In this disclosure, the term "compressor" is intended to cover pumps, compressors, motors or other devices intended to compress a working fluid. With reference to FIGS. 1 and 2, there is illustrated a rolling piston compressor, generally at 10. Rolling piston compressor 10 comprises a cylindrical casing 12 within which moves an eccentrically mounted rolling piston 14 making rolling contact along the inner cylindrical surface 16 of the casing. The motion of rolling piston 14 is such that it will both revolve around its center (indicated by the arrows A) while the center also undergoes its own rotative motion within the casing 12. In effect, the rolling piston 14 orbits within the casing 12. Further details of the precise driving mechanism to achieve this motion (not shown herein) are disclosed in application Ser. No. PCT/US91/09073, filed Dec. 4, 1991, and application Ser. No. PCT/US91/09074, filed Dec. 4 1991, assigned to the assignee of the instant application. The disclosures of both these copending applications are expressly incorporated herein by this reference.

As rolling piston 14 moves within the casing 12 it functions, by its motion, to shrink the working fluid contained within the uncompressed bounded volume 18, a region L of low pressure as shown in FIGS. 1 and 2, to the compressed bounded volume 20, a region H of high pressure as shown in FIG. 2. To complete the bounded compressed volume 20 a sliding vane 22 is biased by a spring 24. A one-way discharge valve and duct 26 allow expulsion of the compressed fluid so that the compressor can again, in a similar subsequent cycle, take a compressible fluid, such as air, through an intake duct 28 to subject it to another compression cycle.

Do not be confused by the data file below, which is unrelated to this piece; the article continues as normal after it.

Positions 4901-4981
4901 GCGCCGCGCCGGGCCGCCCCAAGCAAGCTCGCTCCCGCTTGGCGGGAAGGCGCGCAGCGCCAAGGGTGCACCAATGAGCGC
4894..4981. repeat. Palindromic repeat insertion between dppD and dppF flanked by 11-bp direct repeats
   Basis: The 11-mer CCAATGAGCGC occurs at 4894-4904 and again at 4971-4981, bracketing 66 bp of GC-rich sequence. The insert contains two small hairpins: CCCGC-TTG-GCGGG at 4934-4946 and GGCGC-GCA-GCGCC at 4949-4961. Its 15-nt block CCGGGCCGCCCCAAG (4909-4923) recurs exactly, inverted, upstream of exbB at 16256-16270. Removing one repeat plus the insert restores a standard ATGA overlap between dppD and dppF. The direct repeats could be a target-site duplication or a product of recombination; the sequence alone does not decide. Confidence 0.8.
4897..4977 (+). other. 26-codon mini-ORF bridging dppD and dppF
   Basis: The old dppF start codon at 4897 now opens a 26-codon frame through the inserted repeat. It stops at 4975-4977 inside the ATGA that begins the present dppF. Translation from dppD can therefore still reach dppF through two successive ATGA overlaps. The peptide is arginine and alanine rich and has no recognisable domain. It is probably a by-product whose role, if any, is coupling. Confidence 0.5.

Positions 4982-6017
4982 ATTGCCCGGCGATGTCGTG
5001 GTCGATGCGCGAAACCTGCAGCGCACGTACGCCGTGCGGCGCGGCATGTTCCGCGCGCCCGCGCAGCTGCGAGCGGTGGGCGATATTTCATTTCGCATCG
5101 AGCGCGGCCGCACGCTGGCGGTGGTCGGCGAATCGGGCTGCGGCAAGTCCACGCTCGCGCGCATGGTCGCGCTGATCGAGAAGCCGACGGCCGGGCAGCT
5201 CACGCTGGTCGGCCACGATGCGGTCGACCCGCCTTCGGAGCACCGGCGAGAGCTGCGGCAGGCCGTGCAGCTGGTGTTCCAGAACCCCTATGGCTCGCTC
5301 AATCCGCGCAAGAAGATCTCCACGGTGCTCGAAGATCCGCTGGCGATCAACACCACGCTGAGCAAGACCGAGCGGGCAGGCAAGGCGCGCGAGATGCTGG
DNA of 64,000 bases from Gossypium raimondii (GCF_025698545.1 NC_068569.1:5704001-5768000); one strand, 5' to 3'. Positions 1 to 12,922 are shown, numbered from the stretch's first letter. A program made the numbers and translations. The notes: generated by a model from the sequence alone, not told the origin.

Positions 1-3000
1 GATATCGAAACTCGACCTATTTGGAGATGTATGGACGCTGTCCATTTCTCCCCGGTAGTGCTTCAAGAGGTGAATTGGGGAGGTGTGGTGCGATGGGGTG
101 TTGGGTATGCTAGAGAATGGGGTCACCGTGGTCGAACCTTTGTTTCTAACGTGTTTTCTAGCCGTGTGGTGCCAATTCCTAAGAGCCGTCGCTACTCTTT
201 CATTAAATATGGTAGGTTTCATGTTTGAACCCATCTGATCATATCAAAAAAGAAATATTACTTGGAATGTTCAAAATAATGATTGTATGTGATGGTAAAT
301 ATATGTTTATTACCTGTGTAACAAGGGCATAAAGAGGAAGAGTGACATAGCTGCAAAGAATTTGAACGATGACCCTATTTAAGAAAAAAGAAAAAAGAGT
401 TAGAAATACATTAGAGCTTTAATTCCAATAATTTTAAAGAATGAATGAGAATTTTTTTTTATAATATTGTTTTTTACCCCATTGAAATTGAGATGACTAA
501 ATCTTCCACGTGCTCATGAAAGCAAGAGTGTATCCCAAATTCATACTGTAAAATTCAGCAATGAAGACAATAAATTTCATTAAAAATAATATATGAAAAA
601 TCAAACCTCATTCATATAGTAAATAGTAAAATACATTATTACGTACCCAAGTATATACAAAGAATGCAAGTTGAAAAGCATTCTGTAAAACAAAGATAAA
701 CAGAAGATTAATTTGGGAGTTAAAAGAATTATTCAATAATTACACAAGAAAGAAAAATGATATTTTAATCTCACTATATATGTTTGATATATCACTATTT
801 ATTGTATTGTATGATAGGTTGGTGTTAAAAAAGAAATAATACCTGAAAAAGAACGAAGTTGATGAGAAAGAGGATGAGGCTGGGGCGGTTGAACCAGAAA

FIG. 2A shows a cross-sectional top view of the sliding vane 22 which has a generally rectangular shape and which moves in a slot defined by vane guides 38. There is a tendency to reduce contact between adjacent surfaces of the vane 22 and guides 38, as indicated by the space designated S. This is due to the turbulence created by the expansion chambers acting on these adjacent surfaces providing an air cushion in addition to its sealing function.